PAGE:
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Saturday, March 23, 2019


In advance of the release of such parts of the Mueller Report as we get to see, I am going to try to summarize what we know.  Two stipulations before I begin.  First, I am trying to get clear about what we know, not make moral or political judgments about its significance.  Second, I am going to rely on what I believe is well known.  If someone wants to say, for example, that the indictments brought by Mueller against Russians are simply invented out of whole cloth, or even that there is no one named Robert Mueller nor has there been any investigation conducted by this fictional character, I have nothing to say in response, save Go with God.

All right, let us start simple:

1.         Donald Trump was elected president in 2016.  He lost the popular vote but won the Electoral College.

2.         Agents of the Russian government sought to influence the outcome of the election to the detriment of Hillary Clinton both by hacking into email accounts and by social media efforts.

3.         There is no direct evidence at all that the efforts by the Russians swayed so much as a single vote.  There is also no direct evidence that either the Democratic or the Republican Party or the two candidates and their campaign staffs by their efforts swayed so much as a single vote.  That is the nature of the secret ballot.  There have been credibly confirmed efforts criminally to sway American elections, most recently right here in good ole Carolina in the NC 9th CD, but not in the most recent presidential election.

4.         We can infer that Mueller did not find evidence of a conspiracy involving the Russian agents and Donald Trump or those associated with him to influence the election.  We can infer that because, although Department of Justice regulations would have barred Mueller from indicting Trump for such a crime, it is impossible to imagine that such evidence, if Mueller had it, would not also have implicated those around Trump, and Mueller says there are no further indictments to come from him.

5.         Did Trump and those around him collude with the Russians to influence the campaign?  “Collude” is not a legal term of art, it is an ordinary English word.  Did Trump and those around him know about the efforts of the Russians?  Yes.  They were told so in the email that triggered the Trump Tower meeting.  There is other evidence, but that will suffice.  Did Trump approve and encourage the Russian actions?  Yes.  How do I know?  I watched him do so on national TV [“Russia, if you are listening, etc. etc.”]  Let me pause to emphasize this.  Suppose Trump had vehemently denied knowing anything about hacked emails and Russia.  And suppose Mueller and his team had unearthed a handwritten note from Trump to someone in Russia, with his DNA on it, saying “Russia, if you’re listening etc. etc.”  From an evidentiary standpoint, there is no difference between the two.  They would have dramatically different psychological effects, but that is a different matter.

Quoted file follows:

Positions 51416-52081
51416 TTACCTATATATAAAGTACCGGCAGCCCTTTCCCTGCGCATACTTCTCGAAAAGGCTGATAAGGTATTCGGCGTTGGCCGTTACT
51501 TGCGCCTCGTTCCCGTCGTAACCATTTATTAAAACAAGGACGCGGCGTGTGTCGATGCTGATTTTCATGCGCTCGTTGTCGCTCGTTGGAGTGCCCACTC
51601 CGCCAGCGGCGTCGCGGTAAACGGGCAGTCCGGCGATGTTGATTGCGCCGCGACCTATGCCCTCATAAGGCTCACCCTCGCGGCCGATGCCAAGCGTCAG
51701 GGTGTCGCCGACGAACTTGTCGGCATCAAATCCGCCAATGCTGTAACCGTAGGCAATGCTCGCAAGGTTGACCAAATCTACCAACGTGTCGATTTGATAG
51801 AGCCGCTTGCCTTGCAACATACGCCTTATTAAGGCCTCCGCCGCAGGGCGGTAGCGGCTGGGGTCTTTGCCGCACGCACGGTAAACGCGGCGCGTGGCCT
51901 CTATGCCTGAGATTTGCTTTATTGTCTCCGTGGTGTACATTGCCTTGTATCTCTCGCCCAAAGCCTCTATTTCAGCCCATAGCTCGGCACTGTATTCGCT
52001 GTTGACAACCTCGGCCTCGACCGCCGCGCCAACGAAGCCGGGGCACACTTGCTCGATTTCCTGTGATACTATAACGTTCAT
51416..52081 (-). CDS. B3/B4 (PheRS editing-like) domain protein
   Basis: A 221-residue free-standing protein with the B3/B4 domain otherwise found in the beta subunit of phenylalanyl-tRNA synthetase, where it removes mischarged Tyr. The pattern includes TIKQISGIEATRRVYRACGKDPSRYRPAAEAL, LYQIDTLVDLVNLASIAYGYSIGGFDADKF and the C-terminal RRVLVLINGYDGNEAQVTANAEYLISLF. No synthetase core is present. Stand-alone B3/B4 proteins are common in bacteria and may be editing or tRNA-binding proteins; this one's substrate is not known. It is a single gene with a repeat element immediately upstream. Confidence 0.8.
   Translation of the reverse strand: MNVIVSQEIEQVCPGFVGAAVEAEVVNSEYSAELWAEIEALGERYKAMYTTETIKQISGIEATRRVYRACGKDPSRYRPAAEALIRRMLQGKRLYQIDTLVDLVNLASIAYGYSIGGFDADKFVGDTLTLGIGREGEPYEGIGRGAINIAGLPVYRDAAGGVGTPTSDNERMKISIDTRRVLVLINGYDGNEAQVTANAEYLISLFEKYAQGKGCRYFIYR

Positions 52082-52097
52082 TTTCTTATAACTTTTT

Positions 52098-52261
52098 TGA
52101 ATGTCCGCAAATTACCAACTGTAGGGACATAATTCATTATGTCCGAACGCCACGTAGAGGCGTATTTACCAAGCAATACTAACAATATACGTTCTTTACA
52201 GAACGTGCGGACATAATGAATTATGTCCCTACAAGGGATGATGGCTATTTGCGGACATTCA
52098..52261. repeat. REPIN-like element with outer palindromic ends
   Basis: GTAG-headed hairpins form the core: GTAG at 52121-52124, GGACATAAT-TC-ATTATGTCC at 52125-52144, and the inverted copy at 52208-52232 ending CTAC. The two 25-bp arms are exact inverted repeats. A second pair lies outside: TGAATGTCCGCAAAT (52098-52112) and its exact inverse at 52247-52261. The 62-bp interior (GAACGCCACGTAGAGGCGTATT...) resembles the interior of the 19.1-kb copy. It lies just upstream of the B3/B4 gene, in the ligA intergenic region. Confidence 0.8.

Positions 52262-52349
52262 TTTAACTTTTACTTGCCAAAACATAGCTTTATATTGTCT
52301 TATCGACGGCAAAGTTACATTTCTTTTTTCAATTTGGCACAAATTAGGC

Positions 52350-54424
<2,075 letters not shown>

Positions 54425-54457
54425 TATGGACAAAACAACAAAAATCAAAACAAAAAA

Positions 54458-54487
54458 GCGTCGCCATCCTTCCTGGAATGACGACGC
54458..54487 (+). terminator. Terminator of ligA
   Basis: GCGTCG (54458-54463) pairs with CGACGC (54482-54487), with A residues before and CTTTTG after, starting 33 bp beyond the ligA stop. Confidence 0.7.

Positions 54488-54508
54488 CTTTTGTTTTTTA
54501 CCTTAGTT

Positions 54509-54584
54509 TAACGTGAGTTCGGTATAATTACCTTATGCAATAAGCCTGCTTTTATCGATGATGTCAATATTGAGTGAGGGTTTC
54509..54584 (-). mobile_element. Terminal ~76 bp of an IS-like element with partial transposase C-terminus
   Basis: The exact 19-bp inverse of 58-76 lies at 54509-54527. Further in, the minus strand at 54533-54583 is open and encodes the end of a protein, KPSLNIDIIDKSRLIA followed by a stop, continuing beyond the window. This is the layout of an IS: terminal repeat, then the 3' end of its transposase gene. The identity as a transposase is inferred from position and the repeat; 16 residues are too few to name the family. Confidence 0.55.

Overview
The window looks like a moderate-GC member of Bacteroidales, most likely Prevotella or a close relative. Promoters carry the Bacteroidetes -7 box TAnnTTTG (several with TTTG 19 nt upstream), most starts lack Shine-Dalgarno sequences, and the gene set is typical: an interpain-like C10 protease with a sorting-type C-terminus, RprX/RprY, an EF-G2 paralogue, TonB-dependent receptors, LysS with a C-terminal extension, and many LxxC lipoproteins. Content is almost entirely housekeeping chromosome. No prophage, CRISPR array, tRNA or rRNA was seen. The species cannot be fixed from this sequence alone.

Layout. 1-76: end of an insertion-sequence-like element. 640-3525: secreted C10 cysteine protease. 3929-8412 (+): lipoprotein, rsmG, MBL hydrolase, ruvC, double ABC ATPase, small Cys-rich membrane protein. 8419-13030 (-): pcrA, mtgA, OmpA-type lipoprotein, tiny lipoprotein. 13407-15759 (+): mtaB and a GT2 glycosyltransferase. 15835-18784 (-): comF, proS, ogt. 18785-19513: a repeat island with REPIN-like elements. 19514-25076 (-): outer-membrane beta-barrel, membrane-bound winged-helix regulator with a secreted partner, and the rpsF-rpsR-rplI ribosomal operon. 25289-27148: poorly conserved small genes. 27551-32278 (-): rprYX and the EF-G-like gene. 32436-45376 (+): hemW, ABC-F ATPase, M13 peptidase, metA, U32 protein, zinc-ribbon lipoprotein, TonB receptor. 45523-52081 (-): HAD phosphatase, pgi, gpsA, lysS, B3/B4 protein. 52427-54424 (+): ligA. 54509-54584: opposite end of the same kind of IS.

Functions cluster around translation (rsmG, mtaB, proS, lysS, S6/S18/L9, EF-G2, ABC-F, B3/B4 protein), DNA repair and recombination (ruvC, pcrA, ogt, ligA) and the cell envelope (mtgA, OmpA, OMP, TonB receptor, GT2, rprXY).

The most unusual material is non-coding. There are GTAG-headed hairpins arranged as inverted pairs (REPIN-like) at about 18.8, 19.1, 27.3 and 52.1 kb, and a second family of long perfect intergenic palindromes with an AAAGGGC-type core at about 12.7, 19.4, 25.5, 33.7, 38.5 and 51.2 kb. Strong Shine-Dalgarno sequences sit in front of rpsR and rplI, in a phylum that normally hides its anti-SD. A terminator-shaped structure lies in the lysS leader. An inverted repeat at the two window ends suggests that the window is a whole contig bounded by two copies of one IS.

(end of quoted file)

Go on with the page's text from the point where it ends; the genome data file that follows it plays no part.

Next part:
Is this collusion?  Well, that depends on how you use the word.  If you use at as a synonym for “conspire, as defined by law” then the answer appears to be no.  If you use it to mean “know about and encourage,” then the answer is yes.

6.         Did Trump obstruct justice by seeking, with corrupt intent, to interfere with or terminate Mueller’s investigation?  How do I know?  Because Trump told me so [and also everyone else in the world] on Lester Holt’s show.  And also because he tried to get Comey to drop the Flynn investigation, and he ordered Don McGahn to fire Mueller, etc. etc.

So, I conclude that Trump colluded with the Russians but did not, so far as we know, conspire with them, that Trump obstructed justice, that the Russians tried to influence the American election, and that we have no idea whether they succeeded.

Why do I care?  First, because elections are one of the very few tools that people like me have to change this country, limited though those tools are.  And Second, because I hate Donald Trump and would enjoy seeing him humiliated and brought low.

Meanwhile, I wait to see what of the Mueller Report will be released.


Howie said...

You relate Trump's admission of collusion. Is that talk admissible as evidence?
Trump is a trash talker and is just saying whatever comes to his head.

Robert Paul Wolff said...